News Highlights: Refugees protest mass-rejection of evacuation in Libya, Ethiopian Prime Minister wins Nobel Peace Prize, EU migration deals continue

In this week’s news highlights: Ethiopian Prime Minister wins the Nobel Peace Prize; Sudan transitional government and Sudan rebel groups are discussing peace; BBC journalist witnesses state control in Eritrea; Eritreans and Ethiopians stuck at US-Mexico border; EU member states defer export of weapons to Turkey, as President Erdogan’s actions are condemned; European countries unlikely to resettle promised number of refugees before deadline; New report urges Switzerland to improve protection of trafficking victims; Hungary likely to appear before the Court of Justice for non-compliance on EU migration law; Refugees protest mass-UNHCR rejection; journalist reports EU pays UN to keep refugees in Libya; Morocco and EU working on migration deal; and Rescue-boats save close to 300 people

Greater Horn of Africa

Ethiopia: Prime Minister Abiy Ahmed wins the Nobel Peace Prize
On October 11, Ethiopian Prime Minister Abiy Ahmed won the Nobel Peace Prize for his efforts on the Ethiopian-Eritrean peace deal and international cooperation. The Sydney Morning Herald reports that the Norwegian Nobel prize committee agreed that Ahmed’s attempt for peace “deserve recognition and need encouragement”. Some critics claim that this prize might be somewhat premature. Human Rights Watch (HRW) also notes that Ethiopia’s internal situation recently faced “increasing ethnic conflicts and an ongoing breakdown in law”. The East African Monitor points out that while Ahmed’s efforts are rewarded, Eritrea’s President Afwerki has not received recognition for the peace deal; this for the pertinent reason that no improvement in the human rights record of the country has happened. In July, the UN Special Rapporteur on Eritrea stated that “[t]he dividends of peace are not yet benefiting ordinary Eritreans, nor are there any signs to suggest they will.”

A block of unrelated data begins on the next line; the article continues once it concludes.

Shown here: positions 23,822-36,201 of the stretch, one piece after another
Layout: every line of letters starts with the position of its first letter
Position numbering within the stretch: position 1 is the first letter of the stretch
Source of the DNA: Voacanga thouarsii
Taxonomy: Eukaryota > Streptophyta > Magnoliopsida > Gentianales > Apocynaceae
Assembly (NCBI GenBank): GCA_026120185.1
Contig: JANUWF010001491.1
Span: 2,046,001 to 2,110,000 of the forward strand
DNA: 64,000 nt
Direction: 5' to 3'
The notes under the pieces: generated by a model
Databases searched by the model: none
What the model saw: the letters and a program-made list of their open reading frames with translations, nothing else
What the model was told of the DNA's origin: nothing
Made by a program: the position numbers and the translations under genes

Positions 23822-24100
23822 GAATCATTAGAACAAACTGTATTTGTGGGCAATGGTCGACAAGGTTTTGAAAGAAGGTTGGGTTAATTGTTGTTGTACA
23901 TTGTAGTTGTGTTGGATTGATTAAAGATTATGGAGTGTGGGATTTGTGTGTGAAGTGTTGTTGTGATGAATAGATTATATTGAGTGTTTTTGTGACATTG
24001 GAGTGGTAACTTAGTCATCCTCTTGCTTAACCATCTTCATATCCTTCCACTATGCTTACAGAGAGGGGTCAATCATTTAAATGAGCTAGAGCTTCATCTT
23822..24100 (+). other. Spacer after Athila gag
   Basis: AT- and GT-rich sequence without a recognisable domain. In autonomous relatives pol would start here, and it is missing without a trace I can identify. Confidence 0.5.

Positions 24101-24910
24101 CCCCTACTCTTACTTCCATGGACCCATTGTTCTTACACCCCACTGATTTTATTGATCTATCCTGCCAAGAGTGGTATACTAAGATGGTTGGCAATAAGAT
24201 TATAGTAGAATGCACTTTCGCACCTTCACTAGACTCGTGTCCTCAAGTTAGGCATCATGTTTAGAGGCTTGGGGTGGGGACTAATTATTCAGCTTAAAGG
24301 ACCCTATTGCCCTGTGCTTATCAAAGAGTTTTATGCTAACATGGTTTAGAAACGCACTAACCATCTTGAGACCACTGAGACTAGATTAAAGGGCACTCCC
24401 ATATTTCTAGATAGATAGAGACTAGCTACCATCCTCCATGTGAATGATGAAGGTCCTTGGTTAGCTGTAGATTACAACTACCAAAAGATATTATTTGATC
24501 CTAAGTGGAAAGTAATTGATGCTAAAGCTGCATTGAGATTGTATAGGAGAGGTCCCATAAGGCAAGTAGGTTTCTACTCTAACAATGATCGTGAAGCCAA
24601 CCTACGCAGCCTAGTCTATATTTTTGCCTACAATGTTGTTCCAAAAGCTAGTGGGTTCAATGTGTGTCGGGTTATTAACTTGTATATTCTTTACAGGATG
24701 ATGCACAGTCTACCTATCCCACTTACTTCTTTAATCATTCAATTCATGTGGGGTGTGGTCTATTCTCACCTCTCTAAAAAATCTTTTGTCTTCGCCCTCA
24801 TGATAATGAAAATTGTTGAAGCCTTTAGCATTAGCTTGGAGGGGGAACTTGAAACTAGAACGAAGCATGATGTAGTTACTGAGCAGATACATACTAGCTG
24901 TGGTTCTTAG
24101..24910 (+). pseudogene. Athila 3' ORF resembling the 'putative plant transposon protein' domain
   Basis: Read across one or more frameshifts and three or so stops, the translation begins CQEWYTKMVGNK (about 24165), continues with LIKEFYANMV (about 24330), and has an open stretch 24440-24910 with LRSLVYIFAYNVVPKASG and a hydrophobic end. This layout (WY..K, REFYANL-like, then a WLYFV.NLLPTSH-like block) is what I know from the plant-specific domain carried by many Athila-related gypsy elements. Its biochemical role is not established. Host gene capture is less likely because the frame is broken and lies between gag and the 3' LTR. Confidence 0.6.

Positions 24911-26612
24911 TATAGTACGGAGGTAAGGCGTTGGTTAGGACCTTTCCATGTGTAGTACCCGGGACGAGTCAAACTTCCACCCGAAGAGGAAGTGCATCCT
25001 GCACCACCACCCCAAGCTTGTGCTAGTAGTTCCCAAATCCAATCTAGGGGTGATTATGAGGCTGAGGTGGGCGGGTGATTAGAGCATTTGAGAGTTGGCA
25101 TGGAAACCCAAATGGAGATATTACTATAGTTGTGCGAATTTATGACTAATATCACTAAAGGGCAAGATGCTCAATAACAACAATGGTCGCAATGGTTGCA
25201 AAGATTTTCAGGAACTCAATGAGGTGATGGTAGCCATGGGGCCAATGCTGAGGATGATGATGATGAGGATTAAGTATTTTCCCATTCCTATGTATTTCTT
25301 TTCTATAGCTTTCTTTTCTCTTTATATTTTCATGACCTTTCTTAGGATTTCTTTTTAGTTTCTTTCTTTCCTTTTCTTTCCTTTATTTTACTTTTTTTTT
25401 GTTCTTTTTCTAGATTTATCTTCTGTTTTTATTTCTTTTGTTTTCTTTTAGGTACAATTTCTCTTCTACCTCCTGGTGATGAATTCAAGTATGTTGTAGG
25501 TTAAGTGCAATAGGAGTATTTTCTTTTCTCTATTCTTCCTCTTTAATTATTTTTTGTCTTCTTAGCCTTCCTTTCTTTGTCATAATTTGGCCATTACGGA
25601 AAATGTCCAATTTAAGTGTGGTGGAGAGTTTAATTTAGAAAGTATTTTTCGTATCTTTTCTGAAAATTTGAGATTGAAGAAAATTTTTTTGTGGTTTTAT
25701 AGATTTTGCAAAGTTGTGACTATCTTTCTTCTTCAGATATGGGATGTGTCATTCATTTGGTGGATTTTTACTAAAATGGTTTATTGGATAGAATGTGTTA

Sudan: Peace talks commence between the Sudanese sovereign council and rebel groups
Peace talks between officials of Sudan’s new sovereign council and several leaders of the rebel groups started on October 14. The talks took place in South Sudan.  These discussions aim to put an end to years of conflict and continue to bring “forward trust-building measures, including the extension of a ceasefire already in place”. The talks come roughly half a year after the Sudanese President Omar al-Bashir was removed by the Sudanese military after ruling for 30 years. The generals that removed al-Bashir and the Sudanese civilian pro-democracy movement signed a power-sharing agreement this summer, in which is stated that peace with the rebels needs to be achieved within the next six months.

Eritrea: BBC journalist witnesses strong state control in Eritrea
A BBC reporter has visited Eritrea and reports on the many restrictions set in place by the Eritrean government, which confine the daily lives of Eritreans. This includes the government having control over the internet and putting restrictions on among others withdrawal of money, television channels, breweries, and quotas on beverages. The government also decides on who is granted an exit visa and gives out passports to people when the compulsory national service is completed, which continues to be an indefinite and arbitrary amount of time. The reporter says that all of these factors, and many others, are causing young people to leave Eritrea illegally.